This is where my only criticism of the place seeps in. After seeing the flowers some people turned round to leave because there was no signage to say there was any more of the exhibition. Luckily, I'm bolshy so I walked over to the door furthest away to see what was over there and was welcomed and told to take the lift to the top floor. Which I did. And was greeted by some of the biggest and most colourful paintings I've seen in a long time.

There were twenty-odd big canvases hung around the gallery of 'My Eternal Soul Paintings' with 20 of them hung together on one long wall creating a huge splash of colour and shapes. All the same size, the canvases are painted in the most colourful array of acrylic paints imaginable. I need to find out where she gets her paints from.

There are photocopied guides to the paintings with their individual names on so you can identify your favourites but I suggest you look at the paintings first and make your own mind up about what they're about before you read the titles. I loved these paintings and would happily have one on my wall - I could only fit one on my wall comfortably, sadly.

To find out more about the works pick up a copy of the small leaflet from the shop/office - I only noticed it as I was leaving. It's a ticketed exhibition and the tickets are free - check the Victoria Miro website for availability.

This was my first experience of Yayoi Kusama and I'm so pleased to have found her at last. This is an exhibition to set your spirit free and your heart soaring, just give in and let the joy in. I'm looking forward to seeing more of her works now.

Tuesday, 13 November 2018

'Ribera: Art of Violence' at Dulwich Picture Gallery

The current exhibition at Dulwich Picture Gallery is 'Ribera: Art of Violence' featuring the works of Jusepe de Ribera, an early 17th century Spanish painter who settled in Naples (which was governed by Spain at the time). It was probably in Naples that he saw the works of Caravaggio and that's clearly influenced Ribera's style of painting. I don't know anything about Ribera so this exhibition was an eye-opener and, to be clear, it's just focusing on one aspect of his work. It's a familiar aspect, though, since I've seen his work before, and one painting in particular I actively dislike - but more of that later.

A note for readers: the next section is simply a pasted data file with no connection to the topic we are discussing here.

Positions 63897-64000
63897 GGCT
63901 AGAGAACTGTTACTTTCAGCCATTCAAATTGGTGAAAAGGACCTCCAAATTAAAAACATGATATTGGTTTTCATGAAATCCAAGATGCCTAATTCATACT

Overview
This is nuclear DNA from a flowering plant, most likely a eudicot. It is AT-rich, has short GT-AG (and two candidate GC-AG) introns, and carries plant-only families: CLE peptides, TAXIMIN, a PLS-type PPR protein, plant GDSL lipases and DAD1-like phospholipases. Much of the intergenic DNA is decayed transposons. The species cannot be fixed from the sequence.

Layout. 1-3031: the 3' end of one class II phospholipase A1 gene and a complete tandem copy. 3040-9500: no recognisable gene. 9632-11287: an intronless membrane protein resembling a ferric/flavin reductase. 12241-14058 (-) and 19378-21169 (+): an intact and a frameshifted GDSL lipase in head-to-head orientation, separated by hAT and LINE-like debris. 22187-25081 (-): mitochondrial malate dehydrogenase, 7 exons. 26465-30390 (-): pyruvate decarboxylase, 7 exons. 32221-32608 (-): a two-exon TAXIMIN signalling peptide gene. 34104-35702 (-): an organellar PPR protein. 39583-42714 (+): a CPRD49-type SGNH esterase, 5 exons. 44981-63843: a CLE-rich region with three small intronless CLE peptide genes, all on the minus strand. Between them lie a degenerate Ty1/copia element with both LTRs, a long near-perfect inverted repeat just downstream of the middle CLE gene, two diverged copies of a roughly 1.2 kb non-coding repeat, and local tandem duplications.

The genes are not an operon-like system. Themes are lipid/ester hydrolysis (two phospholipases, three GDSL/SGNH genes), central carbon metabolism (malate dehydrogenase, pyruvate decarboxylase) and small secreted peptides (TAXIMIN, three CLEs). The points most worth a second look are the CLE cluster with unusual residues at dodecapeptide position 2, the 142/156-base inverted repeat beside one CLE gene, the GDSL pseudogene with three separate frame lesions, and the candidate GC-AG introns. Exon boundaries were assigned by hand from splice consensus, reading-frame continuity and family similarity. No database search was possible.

The first room of the exhibition features two large paintings of the 'Martyrdom of Saint Bartholomew' painted almost 20 years apart (1628 and 1644). There are quite a few renditions of St Bartholomew as you wander through the exhibition, along with paintings and drawings of other saints at the moment of their agony, such as St Peter and St Sebastian. That's the theme of this exhibition - the moments of pain and agony felt by the early Christian martyrs and others. The signs tell us that 'Ribera was primarily concerned with exploring  the contorted and restrained male body' and that the Church wanted art to 'inspire piety by arousing strong emotions'. It does that all right.

The later painting of St Bartholomew being flayed alive because he destroyed the images of pagan gods is the one that really captured my attention since the saint looks out of the painting with a piercing direct gaze - would you go through this for your god?

The next room took me back a few years to when I saw the main painting in an exhibition at Musee Jacquemart-Andre in Paris. Titled simply 'Saint Bartholomew' (1612) I wrongly thought the old man was the saint (the labels at the exhibition were in French) but the old man with the knife is holding the flayed skin of the saint. It's quite stark really. I didn't like this painting when I first saw it and I don't like it now. The background is a bit intriguing and 'modern' though.

This is where the drawings take over the exhibition, lots of drawings - and they're really good - where the artist tries out different positions of the subject matter for what will probably become paintings, tries to capture different body shapes for later use and so on. A few of the drawings capture physical illnesses and others capture torture and punishment. Not many are very pleasant viewing, especially when he he depicts the results of torture, such as a drawing of a man strung up by his arms defecating because the pain means he can't control his bowels. Not very pleasant stuff. I can only think that Ribera watched it happening so that we don't have to.

One of the drawings that really caught my eye was the 'Crucifixion of Saint Peter' from the early 1640s in ink (brush and pen). Look at that contorted body of an old man as he's man-handled onto an inverted cross. But also look at the two men handling him, the effort that's going into crucifying him, with a third pulling on a rope. A lot of effort is going into killing and humiliating an old man. There's a similar drawing hing close by of the same scene but with the cross at a more manageable angle.